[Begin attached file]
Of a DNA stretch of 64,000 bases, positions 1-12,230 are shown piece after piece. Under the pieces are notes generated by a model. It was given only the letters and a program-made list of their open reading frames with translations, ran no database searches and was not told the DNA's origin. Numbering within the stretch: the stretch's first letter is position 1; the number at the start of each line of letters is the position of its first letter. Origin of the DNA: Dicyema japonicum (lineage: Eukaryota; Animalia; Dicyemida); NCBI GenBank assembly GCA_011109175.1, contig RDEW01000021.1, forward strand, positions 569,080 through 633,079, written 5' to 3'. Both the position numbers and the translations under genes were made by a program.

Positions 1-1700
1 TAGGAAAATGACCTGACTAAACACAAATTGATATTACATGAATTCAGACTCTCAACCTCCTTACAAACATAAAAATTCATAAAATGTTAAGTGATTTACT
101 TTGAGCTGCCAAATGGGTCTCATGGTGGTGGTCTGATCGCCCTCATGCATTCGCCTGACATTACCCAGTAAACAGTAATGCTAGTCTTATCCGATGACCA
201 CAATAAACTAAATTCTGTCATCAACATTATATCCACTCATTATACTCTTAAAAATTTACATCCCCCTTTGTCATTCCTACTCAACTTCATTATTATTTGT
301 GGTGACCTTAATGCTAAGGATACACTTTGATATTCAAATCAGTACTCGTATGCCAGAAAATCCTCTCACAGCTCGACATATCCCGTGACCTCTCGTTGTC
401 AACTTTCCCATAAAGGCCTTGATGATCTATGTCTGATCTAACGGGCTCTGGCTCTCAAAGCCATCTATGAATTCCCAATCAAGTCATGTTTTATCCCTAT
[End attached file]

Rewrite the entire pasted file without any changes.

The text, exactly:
Of a DNA stretch of 64,000 bases, positions 1-12,230 are shown piece after piece. Under the pieces are notes generated by a model. It was given only the letters and a program-made list of their open reading frames with translations, ran no database searches and was not told the DNA's origin. Numbering within the stretch: the stretch's first letter is position 1; the number at the start of each line of letters is the position of its first letter. Origin of the DNA: Dicyema japonicum (lineage: Eukaryota; Animalia; Dicyemida); NCBI GenBank assembly GCA_011109175.1, contig RDEW01000021.1, forward strand, positions 569,080 through 633,079, written 5' to 3'. Both the position numbers and the translations under genes were made by a program.

Positions 1-1700
1 TAGGAAAATGACCTGACTAAACACAAATTGATATTACATGAATTCAGACTCTCAACCTCCTTACAAACATAAAAATTCATAAAATGTTAAGTGATTTACT
101 TTGAGCTGCCAAATGGGTCTCATGGTGGTGGTCTGATCGCCCTCATGCATTCGCCTGACATTACCCAGTAAACAGTAATGCTAGTCTTATCCGATGACCA
201 CAATAAACTAAATTCTGTCATCAACATTATATCCACTCATTATACTCTTAAAAATTTACATCCCCCTTTGTCATTCCTACTCAACTTCATTATTATTTGT
301 GGTGACCTTAATGCTAAGGATACACTTTGATATTCAAATCAGTACTCGTATGCCAGAAAATCCTCTCACAGCTCGACATATCCCGTGACCTCTCGTTGTC
401 AACTTTCCCATAAAGGCCTTGATGATCTATGTCTGATCTAACGGGCTCTGGCTCTCAAAGCCATCTATGAATTCCCAATCAAGTCATGTTTTATCCCTAT